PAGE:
Saturday, September 12, 2009

Thai Triple-Fish Nam Ya Curry with Rice Noodles

During our summer trip, I was reintroduced to a Thai dish I did not remember well. It was so outstanding, I'm not sure how its memory faded. I would have had it at Thai homes years ago. Perhaps the swirl of flavors back then and the stunningly new tastes obscured this one. Well no longer.

In Northern Virginia, my sister-in-law, Nai, who is from Chiang Mai, Thailand, made it as part of a dinner she and I co-prepared. (I fixed Indian food, and the dishes fit well together.)

The base for Nai's dish was "kanom jeen," literally Chinese snack or cake. It is a swirled pad of rice noodles on which, in this case, Nam Ya, a curry-like sauce with fish, was ladled. Nam ya literally means medicine water. Blanched beansprouts and narrowly cut green beans, along with Asian basil are the accompaniments.

Kanom jeen with whatever topping is an appetizer course or a light meal, rather than part of the main course of a traditional dinner.

The fish is traditionally chopped, making Nam Ya a somewhat lumpy pinkish-brown sauce to spoon over the rice noodles. I use tuna, as I learned from Nai, plus tilapia. The third fish is the anchovy in nam pla, Thai fish sauce.

No specific drink goes with this, because it is a starter course rather than a main dish. But in Thailand with the entire meal the drink would be beer, especially Singha, which is imported here. Wines are hard to pair with this one. The best bets would fruity and gently acidic whites like Sauvignon Blanc, dry Riesling, or a wonderful wine from Argentina I'm just becoming familiar with, Torrantes.

Thai Triple-Fish Nam Ya with Kanom Jeen

Make curry ahead and rewarm to serve.

3 tablespoons Nam Ya curry paste (available only in 14-ounce containers -- freeze the remainder, placing the container in a zip-lock bag)
2 (5-ounce) cans light tuna in water, drained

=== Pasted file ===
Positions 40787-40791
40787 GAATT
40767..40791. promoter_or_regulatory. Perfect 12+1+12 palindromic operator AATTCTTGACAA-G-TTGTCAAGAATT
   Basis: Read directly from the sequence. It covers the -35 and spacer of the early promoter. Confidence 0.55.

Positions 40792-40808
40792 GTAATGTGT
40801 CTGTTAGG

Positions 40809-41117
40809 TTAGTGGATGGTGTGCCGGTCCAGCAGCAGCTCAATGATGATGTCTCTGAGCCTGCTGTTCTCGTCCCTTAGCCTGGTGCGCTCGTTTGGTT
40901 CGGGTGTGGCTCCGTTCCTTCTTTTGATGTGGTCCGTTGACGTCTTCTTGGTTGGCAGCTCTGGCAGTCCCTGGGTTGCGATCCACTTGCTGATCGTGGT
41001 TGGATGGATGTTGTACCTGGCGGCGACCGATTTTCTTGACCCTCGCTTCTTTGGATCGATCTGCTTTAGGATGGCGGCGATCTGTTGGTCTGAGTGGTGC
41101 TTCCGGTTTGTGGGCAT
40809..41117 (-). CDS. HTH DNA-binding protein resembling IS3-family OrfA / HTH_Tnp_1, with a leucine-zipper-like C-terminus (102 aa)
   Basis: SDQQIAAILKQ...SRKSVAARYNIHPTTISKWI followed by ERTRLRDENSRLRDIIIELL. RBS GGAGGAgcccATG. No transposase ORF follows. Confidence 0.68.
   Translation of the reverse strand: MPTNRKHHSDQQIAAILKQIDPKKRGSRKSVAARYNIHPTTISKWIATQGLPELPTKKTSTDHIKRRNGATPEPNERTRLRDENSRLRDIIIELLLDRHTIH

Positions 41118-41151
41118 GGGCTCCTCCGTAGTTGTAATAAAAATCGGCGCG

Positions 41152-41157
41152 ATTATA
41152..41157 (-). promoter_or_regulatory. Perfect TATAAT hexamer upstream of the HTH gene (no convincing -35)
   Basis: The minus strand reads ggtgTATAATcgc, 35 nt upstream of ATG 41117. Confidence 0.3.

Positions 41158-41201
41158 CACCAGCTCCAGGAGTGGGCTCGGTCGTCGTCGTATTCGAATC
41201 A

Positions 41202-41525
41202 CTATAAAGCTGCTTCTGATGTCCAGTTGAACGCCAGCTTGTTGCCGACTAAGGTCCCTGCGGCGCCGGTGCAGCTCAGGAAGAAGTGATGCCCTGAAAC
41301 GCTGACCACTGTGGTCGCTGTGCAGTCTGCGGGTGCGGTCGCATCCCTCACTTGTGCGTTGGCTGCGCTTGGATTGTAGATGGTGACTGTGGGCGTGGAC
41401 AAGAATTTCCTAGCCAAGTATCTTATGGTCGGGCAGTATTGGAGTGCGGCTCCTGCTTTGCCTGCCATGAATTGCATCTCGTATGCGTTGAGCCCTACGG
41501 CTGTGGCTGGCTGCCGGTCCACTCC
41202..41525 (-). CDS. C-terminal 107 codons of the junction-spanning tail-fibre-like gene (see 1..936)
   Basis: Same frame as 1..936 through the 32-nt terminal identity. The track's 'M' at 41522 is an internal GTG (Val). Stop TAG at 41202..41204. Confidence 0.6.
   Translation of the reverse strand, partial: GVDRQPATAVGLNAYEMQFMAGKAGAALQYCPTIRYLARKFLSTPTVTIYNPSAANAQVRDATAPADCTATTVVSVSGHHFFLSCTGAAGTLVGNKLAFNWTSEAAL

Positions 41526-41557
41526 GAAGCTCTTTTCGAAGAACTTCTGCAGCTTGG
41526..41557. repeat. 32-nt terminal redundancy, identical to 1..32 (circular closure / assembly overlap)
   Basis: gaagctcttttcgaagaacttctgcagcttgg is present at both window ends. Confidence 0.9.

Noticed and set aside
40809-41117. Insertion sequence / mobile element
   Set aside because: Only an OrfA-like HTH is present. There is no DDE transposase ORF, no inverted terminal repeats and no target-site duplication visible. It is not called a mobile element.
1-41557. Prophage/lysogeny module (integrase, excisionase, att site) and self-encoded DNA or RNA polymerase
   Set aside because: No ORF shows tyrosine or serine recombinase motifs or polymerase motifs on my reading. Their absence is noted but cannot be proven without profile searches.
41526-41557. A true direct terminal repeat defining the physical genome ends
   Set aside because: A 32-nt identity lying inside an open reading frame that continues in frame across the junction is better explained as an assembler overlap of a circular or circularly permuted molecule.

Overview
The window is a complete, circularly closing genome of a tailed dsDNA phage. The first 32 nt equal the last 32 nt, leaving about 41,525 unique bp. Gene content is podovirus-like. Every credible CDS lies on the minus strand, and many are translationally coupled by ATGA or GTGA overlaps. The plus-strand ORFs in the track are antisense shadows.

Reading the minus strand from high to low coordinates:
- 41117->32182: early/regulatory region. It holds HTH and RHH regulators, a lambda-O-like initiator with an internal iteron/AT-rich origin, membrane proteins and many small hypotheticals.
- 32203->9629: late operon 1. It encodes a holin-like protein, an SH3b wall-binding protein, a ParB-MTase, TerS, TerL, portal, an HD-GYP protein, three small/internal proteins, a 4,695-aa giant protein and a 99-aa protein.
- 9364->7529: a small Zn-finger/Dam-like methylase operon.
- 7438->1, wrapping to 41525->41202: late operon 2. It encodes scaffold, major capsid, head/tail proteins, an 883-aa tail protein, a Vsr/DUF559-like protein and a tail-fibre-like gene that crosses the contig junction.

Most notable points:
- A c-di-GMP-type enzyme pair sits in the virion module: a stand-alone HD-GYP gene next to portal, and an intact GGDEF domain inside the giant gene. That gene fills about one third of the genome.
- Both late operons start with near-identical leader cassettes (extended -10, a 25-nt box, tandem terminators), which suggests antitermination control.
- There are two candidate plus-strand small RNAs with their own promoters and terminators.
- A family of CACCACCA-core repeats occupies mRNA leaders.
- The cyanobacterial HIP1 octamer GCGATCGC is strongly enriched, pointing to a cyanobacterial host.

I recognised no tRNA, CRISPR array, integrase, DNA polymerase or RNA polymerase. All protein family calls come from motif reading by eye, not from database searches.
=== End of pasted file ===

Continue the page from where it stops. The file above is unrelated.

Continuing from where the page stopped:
1 (14-ounce) can unsweetened coconut milk plus 2 tablespoons water
2 stalks lemon grass
12 ounces fresh or frozen tilapia
2 teaspoons Thai fish sauce, plus more to taste
1 teaspoon sugar
8 leaves Asian or regular basil

In sauce pan, heat curry paste and tuna together, stirring frequently, until starting to bubble. Add coconut milk. Rinse out can with 2 tablespoons water, and add it to the mixture.

Cut lemon grass into 4-inch pieces, and bruise with side of cleaver or bottom of pot. Add to the mixture. Simmer 10 minutes.

Quickly thaw tilapia, if frozen, in lukewarm water. Or if fresh, rinse it off. Cut into 1/2-inch squares, and add to curry. Stir and simmer several minutes until tilapia looks cooked. The mixture should be thick but creamy and pourable. If it looks too thick, add a little water.

Stir in fish sauce and sugar, and remove from heat. Stir in basil leaves. Remove lemon grass stalks, shaking off clinging curry.

Taste, and add more fish sauce if not salted enough.

Kanom Jeen

12 to 14 ounces straight rice vermicelli ("Guilin" style, Golden Eagle brand works well)

Bring large quantity of water to boil. Add noodles, and stir with long fork until noodles soften, so they do not stick. Boil, stirring frequently, until tender to the bite, 6-8 minutes, depending on the brand.

Drain in colander. Rinse with cold water, mixing noodles to cool thoroughly. Drain well.

Pick up small handful of noodles and swirl them gently on a large platter to make small, flat circular packet of noodles. Repeat, making packets of the same size, until noodles are used up.

Cover platter with plastic wrap and let sit at least 15 minutes at room temperature to set the noodles. The noodles can held like this up to two hours. If holding for longer, refrigerate noodles but bring back to room temperature to serve.

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